Let me just say that I'm glad to be married now and don't have to play the game anymore. I can actually be myself, including being direct with my intentions..
But from back in the day, I was a timid person when it came to approaching women, and I certainly took a "no" to mean a no. However, why couldn't I just walk up to the next closest woman and try again..? Just another reason why I'm glad to be out of the game.
Just one thing:
If a woman tells you she's married, don't come back the next day and tell her you don't believe her.
Shockingly, this will not magically remover her underwear.
Z, now you gotta change the name of your blog to "Dear Fucking Zuska"!
My boyfriend and I met at my weekly D&D group.
The thing that stood out to me was that he did his best to include me in an unfamiliar group (my old group had died a little while ago and a friend had convinced me to join this one. Knowing one person out of a whole group is not an easy thing to deal with as I'm terribly shy).
Too many people were ill to continue our game that night so everyone had popped off to do their own little thing. He made sure (without being pushy about it) that I was having fun with the other people there. Eventually we paired off and spent the rest of the night chatting about an online forum we both happened to frequent and internet culture in general. At the end of it all he offered me AND the friend who had invited me a ride home, an especially nice touch, since a ride home alone with someone you've just met can be creepy.
:3 We've been together ever since.
Wow- Kadath was way more patient and sympathetic to this guy than I would have been. My response would have been that someone who talks about "tit-grazing," refers to the whole situation as "mating," and feels the need to clarify that even though he's lonely, he has never ever gone so far as to rape anyone, should not be given any encouragement on the dating front. The "tit-grazing" and "mating" comments can possibly be chalked up to unfamiliarity with the English language, so I may be too harsh on those counts, but really the defensive reference to rape in Anonymouse's original comment is what bothers me.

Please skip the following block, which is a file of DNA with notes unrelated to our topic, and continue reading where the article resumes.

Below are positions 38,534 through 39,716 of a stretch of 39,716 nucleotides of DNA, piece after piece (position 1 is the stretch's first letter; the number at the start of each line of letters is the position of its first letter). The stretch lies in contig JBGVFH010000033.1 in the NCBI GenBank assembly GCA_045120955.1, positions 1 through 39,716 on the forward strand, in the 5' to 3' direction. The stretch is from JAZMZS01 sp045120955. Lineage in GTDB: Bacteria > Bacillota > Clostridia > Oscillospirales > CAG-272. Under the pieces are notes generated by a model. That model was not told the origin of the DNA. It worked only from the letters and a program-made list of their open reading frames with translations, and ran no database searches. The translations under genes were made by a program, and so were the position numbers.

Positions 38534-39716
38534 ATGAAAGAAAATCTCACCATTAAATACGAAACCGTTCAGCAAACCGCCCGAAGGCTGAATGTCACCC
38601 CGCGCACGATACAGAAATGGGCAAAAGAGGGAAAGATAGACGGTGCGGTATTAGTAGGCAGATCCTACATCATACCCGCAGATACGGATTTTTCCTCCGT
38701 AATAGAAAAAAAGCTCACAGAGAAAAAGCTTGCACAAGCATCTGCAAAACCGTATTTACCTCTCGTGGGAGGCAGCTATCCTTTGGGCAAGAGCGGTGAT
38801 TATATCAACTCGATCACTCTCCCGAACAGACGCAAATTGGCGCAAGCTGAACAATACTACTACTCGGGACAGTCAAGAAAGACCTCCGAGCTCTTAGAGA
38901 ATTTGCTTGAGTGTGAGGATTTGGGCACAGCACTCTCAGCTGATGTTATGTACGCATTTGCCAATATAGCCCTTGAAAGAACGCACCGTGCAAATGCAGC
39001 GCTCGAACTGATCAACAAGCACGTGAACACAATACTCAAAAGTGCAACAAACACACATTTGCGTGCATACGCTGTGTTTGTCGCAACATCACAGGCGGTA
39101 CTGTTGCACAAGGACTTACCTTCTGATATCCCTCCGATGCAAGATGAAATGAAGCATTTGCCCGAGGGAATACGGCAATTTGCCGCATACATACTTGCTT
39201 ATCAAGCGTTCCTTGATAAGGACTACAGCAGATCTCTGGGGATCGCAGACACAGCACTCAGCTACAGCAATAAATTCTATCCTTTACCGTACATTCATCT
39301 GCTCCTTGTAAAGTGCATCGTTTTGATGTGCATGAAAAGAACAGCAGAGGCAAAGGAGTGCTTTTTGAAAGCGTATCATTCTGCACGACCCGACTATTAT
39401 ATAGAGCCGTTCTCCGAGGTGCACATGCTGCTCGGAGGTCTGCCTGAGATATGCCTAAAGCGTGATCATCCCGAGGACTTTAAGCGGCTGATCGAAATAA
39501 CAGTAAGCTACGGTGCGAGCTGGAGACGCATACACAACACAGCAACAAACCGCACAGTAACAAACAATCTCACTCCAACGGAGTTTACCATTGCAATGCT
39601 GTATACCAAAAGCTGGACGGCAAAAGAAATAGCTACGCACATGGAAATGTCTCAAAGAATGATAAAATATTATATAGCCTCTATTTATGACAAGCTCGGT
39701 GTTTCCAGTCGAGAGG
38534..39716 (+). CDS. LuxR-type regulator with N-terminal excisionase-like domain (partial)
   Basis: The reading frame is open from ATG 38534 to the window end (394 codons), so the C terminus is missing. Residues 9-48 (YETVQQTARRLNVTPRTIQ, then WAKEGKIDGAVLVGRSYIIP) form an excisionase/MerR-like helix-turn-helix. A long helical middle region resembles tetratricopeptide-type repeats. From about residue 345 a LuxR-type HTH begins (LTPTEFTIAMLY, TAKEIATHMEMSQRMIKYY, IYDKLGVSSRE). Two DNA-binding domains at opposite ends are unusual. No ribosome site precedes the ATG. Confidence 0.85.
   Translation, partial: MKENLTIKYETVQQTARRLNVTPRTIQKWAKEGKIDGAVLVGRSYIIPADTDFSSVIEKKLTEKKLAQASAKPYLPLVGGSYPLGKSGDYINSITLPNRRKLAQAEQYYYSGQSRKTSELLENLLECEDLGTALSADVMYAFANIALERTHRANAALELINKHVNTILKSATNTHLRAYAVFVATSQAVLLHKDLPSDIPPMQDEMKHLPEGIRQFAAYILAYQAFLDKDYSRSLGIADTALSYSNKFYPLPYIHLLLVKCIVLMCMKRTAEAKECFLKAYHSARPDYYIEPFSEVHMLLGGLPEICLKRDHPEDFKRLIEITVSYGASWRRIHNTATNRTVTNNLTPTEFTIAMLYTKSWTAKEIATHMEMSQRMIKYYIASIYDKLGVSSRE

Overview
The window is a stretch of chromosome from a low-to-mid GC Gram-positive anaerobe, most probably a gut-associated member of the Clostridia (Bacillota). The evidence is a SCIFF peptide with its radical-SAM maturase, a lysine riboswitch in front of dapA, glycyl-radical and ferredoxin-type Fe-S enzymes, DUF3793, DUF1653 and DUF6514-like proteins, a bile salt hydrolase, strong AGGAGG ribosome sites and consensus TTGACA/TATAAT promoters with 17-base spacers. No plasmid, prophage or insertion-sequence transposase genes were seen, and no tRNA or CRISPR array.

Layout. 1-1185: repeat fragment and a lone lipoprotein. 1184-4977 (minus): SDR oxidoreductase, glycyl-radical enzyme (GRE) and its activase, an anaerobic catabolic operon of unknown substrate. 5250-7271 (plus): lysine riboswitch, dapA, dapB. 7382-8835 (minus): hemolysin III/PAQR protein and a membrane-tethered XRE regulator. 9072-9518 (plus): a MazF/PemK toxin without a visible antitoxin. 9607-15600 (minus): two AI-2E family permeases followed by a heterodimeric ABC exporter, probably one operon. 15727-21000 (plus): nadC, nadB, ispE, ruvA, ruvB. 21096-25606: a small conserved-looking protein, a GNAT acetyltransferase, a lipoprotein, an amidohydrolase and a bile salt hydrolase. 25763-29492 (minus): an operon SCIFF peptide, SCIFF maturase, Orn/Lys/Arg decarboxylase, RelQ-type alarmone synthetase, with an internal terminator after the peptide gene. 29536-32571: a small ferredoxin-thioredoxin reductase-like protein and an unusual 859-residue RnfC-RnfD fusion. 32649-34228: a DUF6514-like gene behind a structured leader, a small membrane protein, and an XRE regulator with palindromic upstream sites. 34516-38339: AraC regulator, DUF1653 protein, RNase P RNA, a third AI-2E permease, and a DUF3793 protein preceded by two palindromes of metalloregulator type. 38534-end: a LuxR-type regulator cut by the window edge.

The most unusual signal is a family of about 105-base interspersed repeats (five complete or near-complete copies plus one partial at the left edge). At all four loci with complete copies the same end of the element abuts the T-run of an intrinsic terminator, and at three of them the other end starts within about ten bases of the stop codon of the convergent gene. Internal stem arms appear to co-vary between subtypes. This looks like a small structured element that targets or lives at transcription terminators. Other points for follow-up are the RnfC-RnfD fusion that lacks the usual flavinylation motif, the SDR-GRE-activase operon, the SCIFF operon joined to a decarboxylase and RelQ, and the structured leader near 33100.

To be clear- I am certainly NOT saying that I think Anonymouse is a rapist. I don't think he's threatening at all. I am saying that referring to rape in that way is not going to be welcome to most women and seems to indicate that he really hasn't done a whole lot of thinking about what women would want out of a relationship with him. Clue: being not-a-rapist is not good enough. Being not-a-tit-grazer (?) is not enough. Kadath did a great job of giving hints on how not to seem like a creep, but I feel like that's putting the cart before the horse. #1 priority should be to think about your potential relationship partners as real human beings with interests and feelings of their own rather than just as someone who's going to cure you from your loneliness or "mate" with you.